BRISBANE, AUSTRALIA - DECEMBER 02: The Australian Kangaroos celebrate victory as captain Cameron Smith holds up the world cup trophy after the 2017 Rugby League World Cup Final between the Australian Kangaroos and England at Suncorp Stadium on December 2, 2017 in Brisbane, Australia. (Photo by Bradley Kanaris/Getty Images)

While the Rugby League World Cup 2021 will go ahead in England later this year, a decision on whether or not the Australian Kangaroos will be participating is still yet to be made, per The Daily Telegraph.

With the Australian team yet to sign its participation agreement, and the competition tipped to start in October, only three weeks after the NRL Grand Final, there's a possibility it could go ahead without the defending champions.

ARL Chairman Peter V'landys has indicated that the commission is holding off on making a decision until World Cup organisers meet the league's conditions.

“The fact is we certainly need the support of the players and support of the clubs,” V’landys said.

“We are not going to compromise one bit on the safety of our players. We want guarantees they will be safe and not stranded. We are waiting to see if they can meet the conditions. Once they have met their conditions we can speak to the clubs. They are trying very exceptionally hard. I take my hat off to them for that. They are very determined and that’s a good thing. We have to very careful.

“There is a major pandemic happening in NSW and will not compromise safety.”

Further to this, South Sydney Rabbitohs CEO Blake Solly has said there's a series of issues and concerns clubs have that need to be remedied before any team can safely encourage their players to go.

MELBOURNE, AUSTRALIA - OCTOBER 27: David Klemmer of the Kangaroos runs with the ball during the 2017 Rugby League World Cup match between the Australian Kangaroos and England at AAMI Park on October 27, 2017 in Melbourne, Australia. (Photo by Michael Dodge/Getty Images)

“We are waiting for further information from the commission about a number of matters,” Solly said.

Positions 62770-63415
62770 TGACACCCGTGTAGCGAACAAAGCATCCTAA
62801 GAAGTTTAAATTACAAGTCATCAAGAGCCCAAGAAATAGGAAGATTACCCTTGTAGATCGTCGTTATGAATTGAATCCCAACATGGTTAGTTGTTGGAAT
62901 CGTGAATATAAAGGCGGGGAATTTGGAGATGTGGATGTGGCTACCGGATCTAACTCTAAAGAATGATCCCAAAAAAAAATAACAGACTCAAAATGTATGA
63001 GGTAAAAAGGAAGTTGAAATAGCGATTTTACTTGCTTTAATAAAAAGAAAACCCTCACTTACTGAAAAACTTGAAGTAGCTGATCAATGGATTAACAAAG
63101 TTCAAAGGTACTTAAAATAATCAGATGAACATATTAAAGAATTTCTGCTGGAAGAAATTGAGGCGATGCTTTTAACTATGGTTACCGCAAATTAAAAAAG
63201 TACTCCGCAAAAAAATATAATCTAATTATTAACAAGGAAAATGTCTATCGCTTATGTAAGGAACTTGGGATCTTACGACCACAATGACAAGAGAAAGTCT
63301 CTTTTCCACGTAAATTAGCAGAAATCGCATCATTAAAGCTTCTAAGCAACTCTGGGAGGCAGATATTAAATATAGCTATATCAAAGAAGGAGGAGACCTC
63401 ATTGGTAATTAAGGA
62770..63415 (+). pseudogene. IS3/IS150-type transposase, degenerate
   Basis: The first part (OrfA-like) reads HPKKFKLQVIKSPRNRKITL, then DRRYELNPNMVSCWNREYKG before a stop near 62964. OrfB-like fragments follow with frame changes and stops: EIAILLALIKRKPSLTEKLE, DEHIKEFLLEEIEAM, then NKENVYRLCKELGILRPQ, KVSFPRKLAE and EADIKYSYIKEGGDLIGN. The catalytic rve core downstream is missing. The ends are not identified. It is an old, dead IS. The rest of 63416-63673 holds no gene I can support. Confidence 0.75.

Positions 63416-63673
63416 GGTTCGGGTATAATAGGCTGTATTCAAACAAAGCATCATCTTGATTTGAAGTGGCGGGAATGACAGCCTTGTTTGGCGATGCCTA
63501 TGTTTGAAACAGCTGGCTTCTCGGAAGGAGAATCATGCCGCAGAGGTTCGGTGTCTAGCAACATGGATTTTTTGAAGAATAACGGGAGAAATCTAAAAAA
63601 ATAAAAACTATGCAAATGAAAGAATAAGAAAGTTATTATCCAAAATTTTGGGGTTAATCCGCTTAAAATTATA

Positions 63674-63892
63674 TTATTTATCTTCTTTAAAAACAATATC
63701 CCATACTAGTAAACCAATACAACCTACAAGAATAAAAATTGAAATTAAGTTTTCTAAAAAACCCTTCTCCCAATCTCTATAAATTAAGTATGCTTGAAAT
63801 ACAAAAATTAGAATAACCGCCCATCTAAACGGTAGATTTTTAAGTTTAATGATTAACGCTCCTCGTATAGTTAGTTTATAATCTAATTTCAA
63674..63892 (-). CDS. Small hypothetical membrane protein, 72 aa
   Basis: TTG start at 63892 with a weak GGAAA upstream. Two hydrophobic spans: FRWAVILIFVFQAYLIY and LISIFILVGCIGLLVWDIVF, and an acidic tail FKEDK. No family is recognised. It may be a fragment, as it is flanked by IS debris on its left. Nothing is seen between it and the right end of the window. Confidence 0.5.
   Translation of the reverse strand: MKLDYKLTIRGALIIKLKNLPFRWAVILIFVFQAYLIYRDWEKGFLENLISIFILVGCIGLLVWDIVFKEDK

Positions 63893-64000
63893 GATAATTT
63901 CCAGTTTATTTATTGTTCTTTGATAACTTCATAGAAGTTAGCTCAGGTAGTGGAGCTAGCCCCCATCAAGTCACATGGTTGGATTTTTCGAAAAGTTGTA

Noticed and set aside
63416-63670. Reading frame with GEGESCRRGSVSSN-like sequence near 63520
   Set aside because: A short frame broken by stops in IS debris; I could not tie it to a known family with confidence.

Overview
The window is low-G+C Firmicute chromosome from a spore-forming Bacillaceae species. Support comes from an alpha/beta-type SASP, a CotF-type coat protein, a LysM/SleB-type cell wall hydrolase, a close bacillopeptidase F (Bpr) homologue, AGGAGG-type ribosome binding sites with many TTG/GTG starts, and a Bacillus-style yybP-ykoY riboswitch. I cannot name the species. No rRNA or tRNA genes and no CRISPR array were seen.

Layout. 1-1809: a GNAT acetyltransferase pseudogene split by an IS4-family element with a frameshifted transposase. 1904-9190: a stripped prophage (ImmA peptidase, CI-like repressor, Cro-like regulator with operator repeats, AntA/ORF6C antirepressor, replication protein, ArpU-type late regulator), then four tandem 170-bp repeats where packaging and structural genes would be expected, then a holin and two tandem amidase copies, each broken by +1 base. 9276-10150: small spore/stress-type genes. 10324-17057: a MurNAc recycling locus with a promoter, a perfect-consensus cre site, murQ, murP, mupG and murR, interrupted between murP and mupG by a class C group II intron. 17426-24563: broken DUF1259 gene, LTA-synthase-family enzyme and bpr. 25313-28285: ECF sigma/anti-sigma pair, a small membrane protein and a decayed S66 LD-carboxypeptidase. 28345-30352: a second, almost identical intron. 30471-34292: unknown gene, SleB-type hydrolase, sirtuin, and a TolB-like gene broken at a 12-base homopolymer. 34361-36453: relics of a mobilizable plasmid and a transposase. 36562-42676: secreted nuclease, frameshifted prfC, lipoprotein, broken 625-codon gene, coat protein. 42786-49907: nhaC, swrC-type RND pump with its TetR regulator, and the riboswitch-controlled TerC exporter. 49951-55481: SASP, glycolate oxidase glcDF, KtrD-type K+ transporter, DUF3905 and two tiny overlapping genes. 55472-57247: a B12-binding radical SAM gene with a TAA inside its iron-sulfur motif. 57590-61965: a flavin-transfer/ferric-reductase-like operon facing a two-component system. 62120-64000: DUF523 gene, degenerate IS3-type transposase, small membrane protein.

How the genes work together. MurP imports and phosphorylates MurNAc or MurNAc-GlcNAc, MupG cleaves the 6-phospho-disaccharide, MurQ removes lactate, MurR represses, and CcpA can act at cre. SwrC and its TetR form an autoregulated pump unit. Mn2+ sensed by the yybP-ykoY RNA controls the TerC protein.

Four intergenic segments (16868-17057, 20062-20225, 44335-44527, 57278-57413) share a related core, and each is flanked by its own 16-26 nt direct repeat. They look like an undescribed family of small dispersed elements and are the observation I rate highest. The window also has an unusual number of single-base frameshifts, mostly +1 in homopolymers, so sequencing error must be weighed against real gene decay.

“These range from travel to and from the UK, the arrangements and protocols for players in the UK, quarantine upon return and the players’ return to training. But our collective view when we discussed the tournament a few weeks ago was that it needed to be postponed.

“We also have a number of concerns that have not been addressed. For example, Peter and the NRL management team have done a great job in helping to ensure the competition continues by moving all NSW/ACT based clubs to Queensland on the basis of between 80-100 cases a day in Sydney.

“There are 35,000 cases a day in the UK. It seems absurd to be doing what we are to keep the NRL competition safe and secure, but accepting that our players and staff travelling to the UK with those numbers is acceptable."

Solly has suggested that if the teams don't feel as though the health and safety measures tournament organisers have in place are safe enough, games could be played in New Zealand.

“There has not been an elite game of rugby league played there for almost two years. It is safer, rewards the loyalty of New Zealand Rugby League supporters through an incredible period and helps build on the recent television deal there,” Solly said.

CANBERRA, AUSTRALIA - MAY 05: Kieran Foran of the Kiwis in action during the ANZAC Test match between the Australian Kangaroos and the New Zealand Kiwis at GIO Stadium on May 5, 2017 in Canberra, Australia. (Photo by Mark Nolan/Getty Images)

While some clubs have lobbied for the tournament to be postponed 12 months or so given the uncertainty surrounding Covid-19, the recent announcement by the World Cup organisers to go ahead now puts all the onus on both them and the ARL commission to ensure conditions are safe enough for the Australian teams to participate.

The 2021 Rugby League World Cup will also mark the first time men's, women's and wheelchair competitions will be staged in a single, celebratory event.